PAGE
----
Medication for COVID-19—an Overview of Approaches Currently Under Study
Background: With the worldwide spread of SARS-CoV-2 infection, it is becoming increasingly urgent to develop a vaccine to prevent COVID-19, as well as effective drugs to treat it.
Methods: This article is based on a selective literature search in PubMed and ClinicalTrials.gov, followed by an assessment of the ongoing clinical trials that were revealed by the search.
Results: A number of substances have been found to prevent the reproduction of SARS-CoV-2 in vitro. These include virustatic agents that have already been approved for the treatment of other types of viral infection, as well as drugs that are currently used for entirely different purposes. High in vitro activity has been found for the nucleotide analogue remdesivir, for the antimalarial drug chloroquine, and for nitazoxanide, a drug used to treat protozoan infections. Because the virus enters human cells by way of the membrane-associated angiotensin converting enzyme 2 (ACE2), keeping the virus from docking to this receptor is a conceivable treatment approach. Transmembrane protease serine 2 (TMPRSS2) plays a role in the fusion of the virus with cells; inhibitors of this enzyme are known as well. The potential therapeutic efficacy and tolerability of these and other active substances remain to be investigated in clinical trials. At present, more than 80 trials on COVID-10 have already been registered with ClinicalTrials.gov. Some initial findings should already be available in late April 2020.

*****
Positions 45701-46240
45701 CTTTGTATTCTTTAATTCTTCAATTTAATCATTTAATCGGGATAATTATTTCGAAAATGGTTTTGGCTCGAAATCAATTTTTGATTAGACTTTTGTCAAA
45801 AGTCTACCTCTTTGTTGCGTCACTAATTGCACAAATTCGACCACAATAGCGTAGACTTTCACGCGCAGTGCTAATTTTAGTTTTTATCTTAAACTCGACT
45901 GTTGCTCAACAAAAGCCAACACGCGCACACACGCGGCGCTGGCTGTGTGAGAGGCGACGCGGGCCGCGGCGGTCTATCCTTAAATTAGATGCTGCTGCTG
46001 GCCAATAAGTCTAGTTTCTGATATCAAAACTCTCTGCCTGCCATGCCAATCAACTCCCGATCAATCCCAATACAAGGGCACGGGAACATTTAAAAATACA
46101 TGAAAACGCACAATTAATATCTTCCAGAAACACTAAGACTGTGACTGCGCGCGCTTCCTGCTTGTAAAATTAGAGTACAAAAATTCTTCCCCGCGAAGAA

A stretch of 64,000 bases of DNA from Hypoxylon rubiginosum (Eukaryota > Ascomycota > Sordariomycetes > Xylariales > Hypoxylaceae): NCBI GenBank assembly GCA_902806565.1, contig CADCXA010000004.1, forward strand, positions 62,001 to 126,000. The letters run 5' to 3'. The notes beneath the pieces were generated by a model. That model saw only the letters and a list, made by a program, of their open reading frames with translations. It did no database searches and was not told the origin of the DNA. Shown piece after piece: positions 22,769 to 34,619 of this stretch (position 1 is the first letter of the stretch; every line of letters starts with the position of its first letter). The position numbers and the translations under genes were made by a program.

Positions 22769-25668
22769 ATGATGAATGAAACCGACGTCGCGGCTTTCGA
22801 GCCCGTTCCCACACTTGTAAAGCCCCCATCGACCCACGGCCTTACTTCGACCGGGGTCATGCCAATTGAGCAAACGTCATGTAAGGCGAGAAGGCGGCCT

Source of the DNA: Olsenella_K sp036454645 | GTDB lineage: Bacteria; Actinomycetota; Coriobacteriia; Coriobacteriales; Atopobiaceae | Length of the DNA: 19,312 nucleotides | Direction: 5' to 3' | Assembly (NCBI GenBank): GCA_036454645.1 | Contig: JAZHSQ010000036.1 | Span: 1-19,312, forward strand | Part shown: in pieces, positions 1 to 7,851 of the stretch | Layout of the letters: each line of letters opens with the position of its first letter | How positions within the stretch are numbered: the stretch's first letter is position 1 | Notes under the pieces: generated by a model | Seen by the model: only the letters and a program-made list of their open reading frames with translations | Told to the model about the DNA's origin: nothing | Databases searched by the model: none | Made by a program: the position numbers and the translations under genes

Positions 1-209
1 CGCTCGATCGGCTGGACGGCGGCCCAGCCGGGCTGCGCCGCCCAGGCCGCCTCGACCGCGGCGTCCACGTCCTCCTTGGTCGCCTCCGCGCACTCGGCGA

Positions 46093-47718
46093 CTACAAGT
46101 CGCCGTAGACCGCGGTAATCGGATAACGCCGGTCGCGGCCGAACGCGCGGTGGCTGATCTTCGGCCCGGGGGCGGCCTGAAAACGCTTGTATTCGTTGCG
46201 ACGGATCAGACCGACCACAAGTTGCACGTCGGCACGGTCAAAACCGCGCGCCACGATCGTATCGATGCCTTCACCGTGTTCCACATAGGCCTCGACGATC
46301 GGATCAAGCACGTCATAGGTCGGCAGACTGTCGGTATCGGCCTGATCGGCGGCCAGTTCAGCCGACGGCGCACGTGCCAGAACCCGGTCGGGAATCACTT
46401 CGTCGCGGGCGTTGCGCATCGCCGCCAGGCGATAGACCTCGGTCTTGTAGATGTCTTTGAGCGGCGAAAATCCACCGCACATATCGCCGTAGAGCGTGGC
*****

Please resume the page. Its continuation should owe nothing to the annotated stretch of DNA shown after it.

Conclusion: Clinical trials are now indispensable in order to determine the true clinical benefits and risks of the substances that have been found to be active against SARS-CoV-2 in vitro. There is not yet any recommendation for the therapeutic use of any particular agent beyond standard supportive treatment.
The virus SARS-CoV-2, first isolated in Wuhan, China and the pathogen responsible for COVID-19, is spreading rapidly across the world. Ever more urgent questions are being asked about vaccines to prevent coronavirus infection and virustatics for effective treatment. Over 80 clinical trials have already been initiated in patients with COVID-19 to resolve the numerous issues around the disease.
Coronaviruses have long been recognized as a cause of respiratory tract infections in humans. The coronavirus genome comprises the longest known plus-strand RNA, around 30 000 bases in length. Its high genetic variability means that new variants are constantly emerging. This family of pathogens first became a focus of public attention when, from 2002 onwards, the zoonosis known as severe acute respiratory syndrome (SARS) spread outwards from China. Ten years later, Middle East respiratory syndrome (MERS) hit the headlines. MERS was first diagnosed in Saudi Arabia in 2012 and was fatal in around one in three patients.
The World Health Organization (WHO) has dubbed the new virus SARS-CoV-2 (severe acute respiratory syndrome coronavirus 2), and the disease is called COVID-19 (coronavirus disease 2019). Comparisons with other members of the coronavirus family show that the highest correspondence is with a virus from bats; however, direct transmission from bats to humans is considered improbable. A number of factors indicate the existence of an as yet unidentified intermediate host (1, 2, 3).
ACE2—a receptor for SARS-CoV-2 and potential target structure for therapeutics
Viruses cannot replicate outside cells. They therefore need access to the cells of a host organism before they can spread. Transmission of a zoonosis to humans implies the existence of a (new) route by which it infiltrates human cells. The SARS virus uses angiotensin-converting enzyme 2 (ACE2) in the lungs as receptor, docking by means of the spikes on its envelope. In the renin–angiotensin system, ACE2 serves to counter the action of ACE, which is well known in pharmacology as a target structure for antihypertensives (ACE inhibitors). ACE2 can metabolize both angiotensin I and angiotensin II. The resultant angiotensin-(1, 2, 3, 4, 5, 6, 7) exerts an anti-inflammatory and vasodilatory action via the MAS receptor.